With the shares up almost 3% this morning it seems that the market welcomes the positive-looking interim results figures from OneSavings Bank (LSE: OSB).
The firm continues to make good progress with underlying earnings per share lifting just over 22% compared to a year ago and 10% growth in the loan book. The directors expressed their confidence in the outlook by raising the interim dividend 21%.
OSB is one of a breed of new so-called challenger banks operating in the UK and started trading during February 2011. The founders set up the firm to target what they identified as “under-served market sub-sectors that offer high growth potential and attractive risk-adjusted returns.” That means lending to the private buy-to-let market, providing commercial and semi-commercial mortgages, delivering residential development finance, and dealing in bespoke and specialist residential lending and secured funding lines.
The company funds its lending with retail savings through its well-established Kent Reliance brand via online, postal and branch operations. It’s a classic banking set-up where incoming savings fund outgoing loans and the bank pockets the difference in interest rates.
Chief executive Andy Golding reckons the firm has performed well despite “significant” regulatory and tax change affecting the buy-to-let market during the first half of the year. Despite the changes, which seem to make buying and letting properties less financially attractive for individual landlords, Mr Golding says application levels in the core businesses for the third quarter “remain strong”. He thinks the firm’s focus on “professional landlords” will soak up buy-to-let landlords switching to that sector. Indeed, the tax treatment of landlords carrying out their activities through limited companies looks kinder and I reckon many will make the change.
The company expects percentage growth in the loan book to run in the high teens for 2017. Meanwhile, City analysts following the firm predict a 14% increase in earnings this year and 8% during 2018. That’s decent progress, and at today’s share price of 400p you can pick up some of the firm’s shares for a forward price-to-earnings ratio of 7.8 for 2018. The forward dividend yield runs just over 4% and forward earnings look set to cover the payout more than three times.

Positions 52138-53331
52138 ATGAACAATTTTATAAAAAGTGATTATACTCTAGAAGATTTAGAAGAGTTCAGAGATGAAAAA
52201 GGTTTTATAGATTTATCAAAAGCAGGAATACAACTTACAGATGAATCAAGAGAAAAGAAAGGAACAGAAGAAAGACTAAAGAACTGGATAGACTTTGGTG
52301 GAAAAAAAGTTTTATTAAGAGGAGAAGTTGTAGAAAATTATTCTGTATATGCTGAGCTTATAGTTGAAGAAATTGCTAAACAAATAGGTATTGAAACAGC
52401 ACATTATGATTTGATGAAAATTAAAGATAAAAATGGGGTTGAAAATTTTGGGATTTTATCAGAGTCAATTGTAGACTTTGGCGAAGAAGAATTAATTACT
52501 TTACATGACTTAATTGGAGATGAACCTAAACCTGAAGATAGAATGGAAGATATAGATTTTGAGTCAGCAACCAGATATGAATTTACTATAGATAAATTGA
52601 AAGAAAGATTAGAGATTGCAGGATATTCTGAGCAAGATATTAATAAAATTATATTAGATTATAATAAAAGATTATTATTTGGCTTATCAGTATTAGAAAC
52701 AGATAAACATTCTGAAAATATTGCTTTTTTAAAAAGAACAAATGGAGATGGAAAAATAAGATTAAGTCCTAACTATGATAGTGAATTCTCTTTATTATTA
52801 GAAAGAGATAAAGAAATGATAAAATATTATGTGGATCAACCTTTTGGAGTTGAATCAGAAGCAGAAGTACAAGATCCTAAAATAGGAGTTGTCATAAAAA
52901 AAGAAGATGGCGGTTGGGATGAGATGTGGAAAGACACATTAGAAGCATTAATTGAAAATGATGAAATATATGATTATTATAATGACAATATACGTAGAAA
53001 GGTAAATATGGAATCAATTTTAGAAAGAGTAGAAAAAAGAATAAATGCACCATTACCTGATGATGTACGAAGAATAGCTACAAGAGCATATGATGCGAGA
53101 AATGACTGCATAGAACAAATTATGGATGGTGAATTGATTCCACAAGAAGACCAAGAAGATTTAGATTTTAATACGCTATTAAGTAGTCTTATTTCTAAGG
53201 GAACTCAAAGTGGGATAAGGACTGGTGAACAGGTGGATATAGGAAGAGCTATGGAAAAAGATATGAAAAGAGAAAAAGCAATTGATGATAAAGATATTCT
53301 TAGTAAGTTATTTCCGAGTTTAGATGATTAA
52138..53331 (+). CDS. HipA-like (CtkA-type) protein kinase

I think that challenger banks such as OSB, free from legacy issues and with entrepreneurial cultures and directors, have a far better chance of thriving than the old-guard dinosaurs such as Barclays (LSE: BARC). In fairness, Barclays told us in June with the interim results statement that its restructuring in the wake of last decade’s financial crisis is complete and the business is now “radically simplified.”
However, the firm is still working through past conduct issues and it is still a lumbering beast of a business that seems unlikely to beat the likes of OSB when it comes to growth. City analysts following Barclays reckon earnings will rebound 36% during 2017 and 28% in 2018, but I think the firm will struggle to grow earnings at a double-digit clip beyond that, so I’d rather take my chances with OneSavings Bank.
The fastest way to a million
A long-term and focused approach is key to building wealth and OneSavings Bank could be part of that. If financial independence is your ambition, the Motley Fool can help and our analysts have developed this brand new free report called The Foolish Guide To Financial Independence.
It's full of tips to help you create wealth and is entirely free and available for download today with no further obligation. So, if you're determined to free yourself and achieve financial independence, click here to download the report. You've nothing to lose and it might change your life.
Kevin Godbold does not own shares in any of the companies mentioned in the article. The Motley Fool UK has recommended Barclays. Views expressed on the companies mentioned in this article are those of the writer and therefore may differ from the official recommendations we make in our subscription services such as Share Advisor, Hidden Winners and Pro. Here at The Motley Fool we believe that considering a diverse range of insights makes